Can we continue? In “Converging Interracial Consequences of Exposure to Violent Rap Music on Stereotypical Attributions of Blacks,” James D. Johnson, Sophie Trawalter, and John F. Dividio “demonstrated” that exposure to violent rap music influences both white and Black attitudes towards Black people when compared to exposure to “nonviolent Black musicians” (they mean, we assume – and hope – nonviolent Black music). That is, people exposed to violent rap music tend to then think, as a result – among other things – that black people are lazier and less intelligent than other people. (Oddly, the experimenters don’t point out that such attributions tend to suggest that listening to the music during psychological experiments somehow makes listeners dumber.)
And finally, a study that shows that negative attitudes towards rap and hip-hop likely influences anti-Black attitudes and justifications for racism. In “Blame It on Hip-Hop: Anti-Rap Attitudes as a Proxy for Prejudice,” Christine Reyna and Mark Brandt showed how negative viewpoints about rap were closely associated with negative stereotypes and also with discrimination against black people, acted out both personally and politically. We might add that it may even influence research on the topic.
Of course, it has been argued for some time that hip hop exercises a dark influence over culture in ways that parallel the sorts of concerns people had with comics in the 1950s and “satanic” games like Dungeons and Dragons in the 1980s. (Oddly, Eric Clapton’s only #1 US Billboard Single “I Shot the Sheriff” – a cover of a Bob Marley song – never attracted the same criticisms as Ice T’s “Cop Killer,” although studies have not been done in its links to the fact that Clapton’s song came out in 1974, a high point in the killing of police, not equaled until the events of September 11.)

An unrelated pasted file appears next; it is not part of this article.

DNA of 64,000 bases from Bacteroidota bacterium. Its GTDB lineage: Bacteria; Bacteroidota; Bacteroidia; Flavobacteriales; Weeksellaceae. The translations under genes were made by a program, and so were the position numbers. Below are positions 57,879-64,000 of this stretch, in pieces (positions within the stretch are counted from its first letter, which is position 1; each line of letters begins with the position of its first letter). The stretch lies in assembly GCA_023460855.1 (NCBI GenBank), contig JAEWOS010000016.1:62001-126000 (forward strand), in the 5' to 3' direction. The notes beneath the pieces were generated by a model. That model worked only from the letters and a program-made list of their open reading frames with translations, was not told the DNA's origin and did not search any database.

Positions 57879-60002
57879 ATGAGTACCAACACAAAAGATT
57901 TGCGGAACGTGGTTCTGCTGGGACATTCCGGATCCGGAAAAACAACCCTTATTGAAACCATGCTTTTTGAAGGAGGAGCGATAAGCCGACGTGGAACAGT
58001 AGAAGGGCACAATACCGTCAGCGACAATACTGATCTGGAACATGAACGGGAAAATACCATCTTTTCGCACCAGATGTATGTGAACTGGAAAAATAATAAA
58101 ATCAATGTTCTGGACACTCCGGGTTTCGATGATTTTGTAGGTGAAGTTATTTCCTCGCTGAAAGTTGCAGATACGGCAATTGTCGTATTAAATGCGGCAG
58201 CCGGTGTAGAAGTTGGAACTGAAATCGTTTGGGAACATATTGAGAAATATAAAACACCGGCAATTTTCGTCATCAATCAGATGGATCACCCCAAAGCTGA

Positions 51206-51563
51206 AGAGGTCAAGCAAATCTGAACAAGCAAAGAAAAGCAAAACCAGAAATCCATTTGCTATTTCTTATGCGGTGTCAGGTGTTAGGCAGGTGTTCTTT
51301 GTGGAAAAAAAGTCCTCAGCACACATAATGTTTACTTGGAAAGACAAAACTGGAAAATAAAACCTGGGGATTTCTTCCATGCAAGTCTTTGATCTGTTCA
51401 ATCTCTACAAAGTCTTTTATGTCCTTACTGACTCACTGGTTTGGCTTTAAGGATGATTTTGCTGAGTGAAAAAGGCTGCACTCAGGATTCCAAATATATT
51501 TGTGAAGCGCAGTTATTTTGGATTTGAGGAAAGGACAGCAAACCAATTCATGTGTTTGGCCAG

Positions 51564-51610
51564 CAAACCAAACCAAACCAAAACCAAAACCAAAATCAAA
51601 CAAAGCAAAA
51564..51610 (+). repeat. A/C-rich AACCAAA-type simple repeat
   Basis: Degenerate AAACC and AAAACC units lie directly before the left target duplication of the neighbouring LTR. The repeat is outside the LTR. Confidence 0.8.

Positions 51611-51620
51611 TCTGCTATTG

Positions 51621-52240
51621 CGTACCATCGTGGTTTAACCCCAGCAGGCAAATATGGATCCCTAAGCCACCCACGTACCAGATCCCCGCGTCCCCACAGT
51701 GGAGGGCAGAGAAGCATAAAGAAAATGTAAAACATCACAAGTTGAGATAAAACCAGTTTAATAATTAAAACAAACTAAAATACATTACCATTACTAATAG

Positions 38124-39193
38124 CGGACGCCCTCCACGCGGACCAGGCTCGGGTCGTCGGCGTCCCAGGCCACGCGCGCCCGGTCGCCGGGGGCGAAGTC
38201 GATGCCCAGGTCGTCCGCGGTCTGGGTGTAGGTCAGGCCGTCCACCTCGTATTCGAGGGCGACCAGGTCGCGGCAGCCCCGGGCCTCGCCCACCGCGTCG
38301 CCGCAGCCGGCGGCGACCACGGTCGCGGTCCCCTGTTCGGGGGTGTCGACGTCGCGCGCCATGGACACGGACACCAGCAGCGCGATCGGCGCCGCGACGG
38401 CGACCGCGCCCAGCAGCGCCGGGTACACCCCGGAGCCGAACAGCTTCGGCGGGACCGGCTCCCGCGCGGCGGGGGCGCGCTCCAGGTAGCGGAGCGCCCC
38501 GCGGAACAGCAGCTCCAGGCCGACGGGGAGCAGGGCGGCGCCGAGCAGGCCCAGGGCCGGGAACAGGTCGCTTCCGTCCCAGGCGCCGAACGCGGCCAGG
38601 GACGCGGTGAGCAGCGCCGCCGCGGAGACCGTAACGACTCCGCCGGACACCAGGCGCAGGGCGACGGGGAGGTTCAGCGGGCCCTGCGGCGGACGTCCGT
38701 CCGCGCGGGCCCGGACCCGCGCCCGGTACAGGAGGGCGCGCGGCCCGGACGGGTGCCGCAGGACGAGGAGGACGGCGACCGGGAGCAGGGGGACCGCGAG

Of course, another suspect here might be normalization of violence in the other grisly song of that year, Carl Douglas’ “Kung Fu Fighting,” with its chilling refrain “Everybody was kung-fu fighting / Those kicks were fast as lightning.”
We can only be thankful, then, that opera as a form of entertainment seems to be dying. In Puccini’s legendary opera Tosca, we see barbarities like stabbings, a dramatic suicide, firing squads, and violence against law enforcement. The dark second act concludes with the main character stabbing the chief of police to death, jeering at him, and screaming that she wants him to choke on his own blood. Tosca concludes with the hero committing suicide in a most spectacular fashion.
Hang on a minute …